UN halts monitor patrols in Syria
Mission chief says troops to remain in barracks as fighting intensifies across war-torn country
THE UN has suspended its monitoring mission in Syria, citing escalating violence.
Major-General Robert Mood, chief of the observer mission, said none of the 300 monitors would go on patrols or leave their locations while fighting continued to rage.
The stand-down order comes after incidents in which monitors were prevented from travelling to attack scenes and in some cases shot at.
Explosions have also occurred near UN patrols.
Neither regime forces nor the guerrilla army they are battling have honoured a peace plan brokered two months ago by the UN special envoy to Syria, Kofi Annan.
Instead fighting has intensified, with Homs, Hama, parts of Damascus and north-eastern Syria all experiencing heavy clashes.
Refugee movements to Turkey and Lebanon have increased and the UN says Syria is now in a state of civil war. "This suspension will be reviewed on a daily basis," said Maj-Gen Mood. "Operations will resume when we see the situation fit for us to carry out our mandated activities."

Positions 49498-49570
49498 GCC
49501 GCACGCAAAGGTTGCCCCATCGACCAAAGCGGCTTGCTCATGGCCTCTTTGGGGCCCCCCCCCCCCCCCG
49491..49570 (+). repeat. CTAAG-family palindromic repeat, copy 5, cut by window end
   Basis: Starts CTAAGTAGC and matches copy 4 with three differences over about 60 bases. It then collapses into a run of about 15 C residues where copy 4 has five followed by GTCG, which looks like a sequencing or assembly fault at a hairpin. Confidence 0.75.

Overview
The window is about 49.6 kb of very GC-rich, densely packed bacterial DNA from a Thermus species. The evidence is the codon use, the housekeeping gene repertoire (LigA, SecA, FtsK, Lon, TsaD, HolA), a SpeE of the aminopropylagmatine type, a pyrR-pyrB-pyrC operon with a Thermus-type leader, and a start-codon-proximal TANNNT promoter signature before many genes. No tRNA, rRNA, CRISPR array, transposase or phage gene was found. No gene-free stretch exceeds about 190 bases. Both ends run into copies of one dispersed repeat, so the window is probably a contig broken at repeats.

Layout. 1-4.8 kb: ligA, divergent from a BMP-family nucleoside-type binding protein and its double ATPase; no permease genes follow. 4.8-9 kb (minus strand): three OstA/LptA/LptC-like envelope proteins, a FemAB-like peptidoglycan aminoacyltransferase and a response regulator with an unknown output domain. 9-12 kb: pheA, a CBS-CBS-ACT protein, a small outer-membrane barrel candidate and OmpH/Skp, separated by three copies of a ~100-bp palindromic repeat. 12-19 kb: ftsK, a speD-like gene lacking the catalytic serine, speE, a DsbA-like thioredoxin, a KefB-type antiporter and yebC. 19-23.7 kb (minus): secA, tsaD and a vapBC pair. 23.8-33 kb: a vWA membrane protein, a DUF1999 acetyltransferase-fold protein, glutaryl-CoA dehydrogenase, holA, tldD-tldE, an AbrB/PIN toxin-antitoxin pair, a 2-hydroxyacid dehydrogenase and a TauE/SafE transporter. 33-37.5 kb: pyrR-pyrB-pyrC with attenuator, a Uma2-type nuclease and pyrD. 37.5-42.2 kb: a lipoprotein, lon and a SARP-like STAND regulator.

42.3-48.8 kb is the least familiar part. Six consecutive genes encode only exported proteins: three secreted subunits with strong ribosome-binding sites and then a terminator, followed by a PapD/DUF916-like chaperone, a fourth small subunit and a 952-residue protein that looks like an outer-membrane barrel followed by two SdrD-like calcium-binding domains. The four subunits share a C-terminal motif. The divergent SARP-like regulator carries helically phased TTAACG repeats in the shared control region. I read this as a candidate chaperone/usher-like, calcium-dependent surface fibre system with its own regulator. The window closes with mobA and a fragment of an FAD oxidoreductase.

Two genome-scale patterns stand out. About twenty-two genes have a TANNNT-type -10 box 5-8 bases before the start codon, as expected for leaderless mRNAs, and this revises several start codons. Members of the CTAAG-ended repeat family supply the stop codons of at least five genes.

Last Thursday, monitors were prevented by regime supporters from travelling to the aftermath of heavy fighting in the town of al-Haffa near the Turkish border. In recent weeks they had also been delayed trying to reach the scene of two massacres in central Syria.
The Annan plan was seen as the last chance to prevent all-out civil war.
All other diplomatic efforts to bring an end to the violence remain deadlocked, with Russia and Iran refusing to countenance any talk of regime change.
What began as a movement of protest has become a two-way fight in many parts of Syria, although unarmed protests do still occur in many areas. After being outgunned since the fighting intensified last August, supply lines have been opened up to rebel units in northern Syria
Fighting continued yesterday, with the rural outskirts of Damascus the scene of intense battles. The capital and Syria's second city, Aleppo, have largely remained under regime control, though opposition forces are showing new signs of rigour and discipline elsewhere. The regime has made little use of its air force; attack helicopters have been deployed in the north. A fleet of refurbished helicopters is due back in Syria shortly after being refitted by Russia.